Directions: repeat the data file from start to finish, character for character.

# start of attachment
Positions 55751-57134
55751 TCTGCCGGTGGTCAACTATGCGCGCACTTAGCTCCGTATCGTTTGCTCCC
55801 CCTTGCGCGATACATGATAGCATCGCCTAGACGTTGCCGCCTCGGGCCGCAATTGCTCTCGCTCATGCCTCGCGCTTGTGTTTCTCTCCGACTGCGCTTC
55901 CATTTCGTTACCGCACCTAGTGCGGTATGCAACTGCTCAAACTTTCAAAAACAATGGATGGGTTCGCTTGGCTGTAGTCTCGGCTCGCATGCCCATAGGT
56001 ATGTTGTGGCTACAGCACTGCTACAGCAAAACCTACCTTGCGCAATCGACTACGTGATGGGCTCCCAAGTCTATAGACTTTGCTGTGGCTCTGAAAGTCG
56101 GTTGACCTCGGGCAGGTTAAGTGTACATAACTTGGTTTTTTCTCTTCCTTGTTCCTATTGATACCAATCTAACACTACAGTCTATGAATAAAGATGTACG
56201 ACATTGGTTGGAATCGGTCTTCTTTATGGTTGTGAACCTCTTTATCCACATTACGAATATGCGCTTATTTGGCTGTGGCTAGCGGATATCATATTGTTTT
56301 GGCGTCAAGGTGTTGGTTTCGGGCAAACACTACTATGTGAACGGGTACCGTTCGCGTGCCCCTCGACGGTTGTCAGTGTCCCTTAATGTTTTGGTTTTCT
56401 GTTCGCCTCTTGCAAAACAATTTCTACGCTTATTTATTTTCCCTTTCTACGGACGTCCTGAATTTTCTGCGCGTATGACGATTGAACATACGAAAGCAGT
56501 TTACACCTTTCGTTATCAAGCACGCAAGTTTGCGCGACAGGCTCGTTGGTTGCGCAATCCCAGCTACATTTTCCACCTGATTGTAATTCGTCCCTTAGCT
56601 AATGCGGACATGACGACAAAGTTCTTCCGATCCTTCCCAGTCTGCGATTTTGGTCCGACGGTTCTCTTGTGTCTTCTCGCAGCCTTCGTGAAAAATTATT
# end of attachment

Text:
Positions 55751-57134
55751 TCTGCCGGTGGTCAACTATGCGCGCACTTAGCTCCGTATCGTTTGCTCCC
55801 CCTTGCGCGATACATGATAGCATCGCCTAGACGTTGCCGCCTCGGGCCGCAATTGCTCTCGCTCATGCCTCGCGCTTGTGTTTCTCTCCGACTGCGCTTC
55901 CATTTCGTTACCGCACCTAGTGCGGTATGCAACTGCTCAAACTTTCAAAAACAATGGATGGGTTCGCTTGGCTGTAGTCTCGGCTCGCATGCCCATAGGT
56001 ATGTTGTGGCTACAGCACTGCTACAGCAAAACCTACCTTGCGCAATCGACTACGTGATGGGCTCCCAAGTCTATAGACTTTGCTGTGGCTCTGAAAGTCG
56101 GTTGACCTCGGGCAGGTTAAGTGTACATAACTTGGTTTTTTCTCTTCCTTGTTCCTATTGATACCAATCTAACACTACAGTCTATGAATAAAGATGTACG
56201 ACATTGGTTGGAATCGGTCTTCTTTATGGTTGTGAACCTCTTTATCCACATTACGAATATGCGCTTATTTGGCTGTGGCTAGCGGATATCATATTGTTTT
56301 GGCGTCAAGGTGTTGGTTTCGGGCAAACACTACTATGTGAACGGGTACCGTTCGCGTGCCCCTCGACGGTTGTCAGTGTCCCTTAATGTTTTGGTTTTCT
56401 GTTCGCCTCTTGCAAAACAATTTCTACGCTTATTTATTTTCCCTTTCTACGGACGTCCTGAATTTTCTGCGCGTATGACGATTGAACATACGAAAGCAGT
56501 TTACACCTTTCGTTATCAAGCACGCAAGTTTGCGCGACAGGCTCGTTGGTTGCGCAATCCCAGCTACATTTTCCACCTGATTGTAATTCGTCCCTTAGCT
56601 AATGCGGACATGACGACAAAGTTCTTCCGATCCTTCCCAGTCTGCGATTTTGGTCCGACGGTTCTCTTGTGTCTTCTCGCAGCCTTCGTGAAAAATTATT